Lowering Cholesterol The Natural Way
Cholesterol continues to be a hot topic in relation to heart health although I am not convinced that total cholesterol is the total answer to heart health. We seem to have lost the biology lesson that details the many functions that cholesterol plays in the human body, as in the production of steroid hormones, strengthening cell membranes and so on.
But no matter, we still have the issue before us, and increasing numbers of people are being prescribed cholesterol-lowering medications in an attempt to reduce cardiovascular mortality.
A study conducted at Chestnut Hill Hospital and the University of Pennsylvania (published in the Mayo Clinic Proceedings, July 2008) found that supplementation with fish oil and red yeast rice, in conjunction with dietary change and regular exercise lowered blood cholesterol levels as effectively as treatment with a statin drug.
That is wonderful news. The dietary changes involve lots of fresh fruits and vegetables, legumes, and balancing protein, carbohydrates, and fats appropriately. This is not difficult to do, as it is the same program I teach in my FirstLine Therapy consultations.
The study subjects included 74 individuals with high blood cholesterol who did not have coronary artery disease. The study lasted for 12 weeks. The conventional treatment group received a statin drug, along with handouts on diet and exercise.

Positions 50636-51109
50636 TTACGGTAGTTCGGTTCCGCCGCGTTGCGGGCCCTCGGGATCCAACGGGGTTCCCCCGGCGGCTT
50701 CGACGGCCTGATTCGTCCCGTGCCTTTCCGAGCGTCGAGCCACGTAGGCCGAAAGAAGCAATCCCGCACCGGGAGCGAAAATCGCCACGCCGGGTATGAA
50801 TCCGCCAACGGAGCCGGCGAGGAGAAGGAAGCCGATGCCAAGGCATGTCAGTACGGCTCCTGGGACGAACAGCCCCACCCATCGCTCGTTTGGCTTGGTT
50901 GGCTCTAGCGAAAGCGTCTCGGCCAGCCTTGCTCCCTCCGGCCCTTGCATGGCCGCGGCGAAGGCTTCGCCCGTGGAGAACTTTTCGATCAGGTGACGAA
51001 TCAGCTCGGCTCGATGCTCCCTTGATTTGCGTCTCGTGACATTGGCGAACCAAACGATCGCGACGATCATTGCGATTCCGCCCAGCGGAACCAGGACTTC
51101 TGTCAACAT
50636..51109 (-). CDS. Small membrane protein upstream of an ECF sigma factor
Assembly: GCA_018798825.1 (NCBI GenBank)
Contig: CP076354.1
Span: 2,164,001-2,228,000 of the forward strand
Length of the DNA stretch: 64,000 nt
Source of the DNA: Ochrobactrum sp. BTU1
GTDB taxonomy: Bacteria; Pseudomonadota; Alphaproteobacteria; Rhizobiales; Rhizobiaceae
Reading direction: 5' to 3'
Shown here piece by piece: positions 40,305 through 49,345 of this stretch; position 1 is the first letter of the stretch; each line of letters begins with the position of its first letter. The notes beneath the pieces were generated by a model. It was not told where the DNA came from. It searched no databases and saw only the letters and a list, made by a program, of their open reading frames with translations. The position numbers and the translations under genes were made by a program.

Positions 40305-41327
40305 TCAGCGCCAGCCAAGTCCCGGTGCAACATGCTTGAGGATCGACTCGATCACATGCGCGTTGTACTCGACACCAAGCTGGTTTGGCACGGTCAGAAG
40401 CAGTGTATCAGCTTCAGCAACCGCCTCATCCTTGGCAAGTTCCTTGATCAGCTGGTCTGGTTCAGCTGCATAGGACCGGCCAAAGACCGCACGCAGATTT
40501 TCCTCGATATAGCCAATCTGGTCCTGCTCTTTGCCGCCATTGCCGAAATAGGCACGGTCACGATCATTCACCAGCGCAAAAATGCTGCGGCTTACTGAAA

The supplementation group received fish oil and red yeast rice. The amount of these products they received differed depending on results of their blood work. The supplement group also attended weekly meetings on lifestyle where they were taught the Mediterranean diet and to exercise 30 to 45 minutes five to six times per week.
After 12 weeks, LDL levels had declined 42% in the supplement group and 39% in the conventional treatment group (not a statistically significant difference. The treatment group also lost an average of 10 pounds; there was no significant weight loss in the conventional treatment group. Triglyceride levels decreased by 29% in the supplement group compared to 9.3% in the conventional group, a significant difference.
So the two treatment models were comparable in results, except that triglyceride levels were better in the supplement group.
Red yeast rice, a dietary staple in some Asian countries, contains several compounds collectively known as monacolins, substances that inhibit cholesterol synthesis.
If I were diagnosed with high cholesterol and my doctor recommended statin drug therapy, I would ask if I could try the supplement approach for 3 months. If it is working fine, great! If not, I could always resort to the conventional treatment model.
Carol is a certified lifestyle educator at the offices of Dr. Alan Gruning in Ft. Myers, FL (239-939-3303) She owns the Island Nutrition Center on Sanibel, FL. (239-472-4499)